Could you tell us a little about the restoration of the work?
Lothar Schultes: There was a very loud wake-up call in the 18th century, when observers thought that The Last Supper would be lost because the painted surface was beginning to flake. At that time, there were several attempts to preserve the image, all of which were based on the misconception that it was painted with oil. But it was done in tempera, so the conservation efforts just exacerbated everything! But the worst attempt was in the 19th century, when a restorer attempted, and failed, to remove the painting. That would have been possible technically, but they would have had to use a very wide saw or a saw wire to separate the image from the wall. However, there’s masonry to the left and right of the fresco, so this would have entailed sawing The Last Supper into pieces and extracting each one individually.
In the early 20th century, the image was successfully stabilized, so at least it was conserved. The last big restoration was completed in 1999, when all the added “ingredients” were removed. Nevertheless, The Last Supper is a mere shadow of what it originally was. When you compare it to the many copies on which all the colors are still present … the copy in Vienna’s Minorite Church, a mosaic, gives a very good impression, but the best copy really is the one from 1520 in London.
Credit: Robert Bauernhansl
What details can be seen in Deep Space that are invisible to the naked eye?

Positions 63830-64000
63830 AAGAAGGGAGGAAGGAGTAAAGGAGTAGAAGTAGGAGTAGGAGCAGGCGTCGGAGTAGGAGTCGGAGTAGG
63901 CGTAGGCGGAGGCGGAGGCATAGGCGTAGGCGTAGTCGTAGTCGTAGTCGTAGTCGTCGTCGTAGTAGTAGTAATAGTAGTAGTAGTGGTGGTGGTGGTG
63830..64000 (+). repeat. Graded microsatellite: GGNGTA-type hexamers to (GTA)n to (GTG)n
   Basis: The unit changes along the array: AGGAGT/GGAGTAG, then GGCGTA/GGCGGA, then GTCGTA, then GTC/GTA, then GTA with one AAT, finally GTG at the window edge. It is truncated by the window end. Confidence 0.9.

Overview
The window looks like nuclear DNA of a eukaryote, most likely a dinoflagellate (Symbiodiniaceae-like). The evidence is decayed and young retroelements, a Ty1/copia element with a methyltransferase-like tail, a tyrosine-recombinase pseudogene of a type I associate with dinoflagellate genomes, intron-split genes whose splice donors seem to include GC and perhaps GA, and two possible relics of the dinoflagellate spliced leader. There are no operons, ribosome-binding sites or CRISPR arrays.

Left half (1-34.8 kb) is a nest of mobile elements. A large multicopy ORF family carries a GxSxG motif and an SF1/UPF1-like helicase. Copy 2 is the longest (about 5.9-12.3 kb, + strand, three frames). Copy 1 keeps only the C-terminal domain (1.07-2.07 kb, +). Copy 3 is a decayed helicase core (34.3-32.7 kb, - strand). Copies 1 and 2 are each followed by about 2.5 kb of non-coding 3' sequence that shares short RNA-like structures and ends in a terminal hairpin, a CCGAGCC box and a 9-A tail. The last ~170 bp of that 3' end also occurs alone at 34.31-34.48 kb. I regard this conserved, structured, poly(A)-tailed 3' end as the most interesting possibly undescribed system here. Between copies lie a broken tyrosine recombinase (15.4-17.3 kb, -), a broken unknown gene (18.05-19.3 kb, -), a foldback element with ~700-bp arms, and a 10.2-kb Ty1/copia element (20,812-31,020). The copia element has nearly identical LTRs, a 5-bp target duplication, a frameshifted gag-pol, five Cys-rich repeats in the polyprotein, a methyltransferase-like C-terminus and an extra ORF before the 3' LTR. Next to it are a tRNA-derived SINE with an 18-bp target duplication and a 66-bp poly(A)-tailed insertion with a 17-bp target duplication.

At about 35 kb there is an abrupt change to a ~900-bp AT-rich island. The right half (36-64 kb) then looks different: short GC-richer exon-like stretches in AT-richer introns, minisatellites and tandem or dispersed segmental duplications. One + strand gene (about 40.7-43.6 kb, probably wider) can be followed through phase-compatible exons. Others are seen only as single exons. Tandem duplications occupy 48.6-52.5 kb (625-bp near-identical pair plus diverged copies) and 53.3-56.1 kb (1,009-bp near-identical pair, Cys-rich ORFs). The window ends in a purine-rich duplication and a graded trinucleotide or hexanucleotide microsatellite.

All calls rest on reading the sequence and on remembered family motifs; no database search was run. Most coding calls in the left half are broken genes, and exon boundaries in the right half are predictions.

Lothar Schultes: For one thing, you can see the puncture mark from the nail Leonardo used as an aid to creating true perspective. He undoubtedly attached lengths of string to it; that’s obvious. In recent years, there’s been a very amusing discussion about what the apostles are eating. In Deep Space, you can make out what they had on their plates. But I’m so disappointment to have to say that the work is in such terrible condition, especially in these areas, that you really can’t tell what they dined on.
The Last Supper is in a fragmentary condition. There are some areas in which, by chance, the colors are relatively intact, and there are others where you can see that the restorers have failed and also that the image has been marred by acts of vandalism. When Napoleon occupied Milan, his cavalry’s horses were quartered beneath The Last Supper. Soldiers threw stones at the fresco, scratched out the apostles’ eyes, severe mechanical damage was inflicted.
What’s particularly appealing about Deep Space as a venue for a talk by an art historian?
Lothar Schultes: I think it’s fabulous! The fact is that, even in a conventional museum, works are no longer in their original context, especially in light of the fact that many museums are modern architectural edifices. We present Gothic images in front of a white wall, a totally foreign context that brings out completely new facets of these works. The lighting is different too. The Last Supper was illuminated by light from the left window of the church, and Leonardo even took these circumstances into account. When a work is presented in Deep Space, some of this is lost, of course, but then again there are advantages in other respects.
Another aspect that I very much appreciate here is the ability to reach spectators, some of whom might be rather standoffish about visiting a museum and, accordingly, have certain inhibitions about viewing famous works that aren’t so easily accessible. The original of The Last Supper is something rather exclusive, and viewing it is expensive. Here, I can just pop in off the street, and the price of admission is very affordable, so that’s another impediment that’s been eliminated here.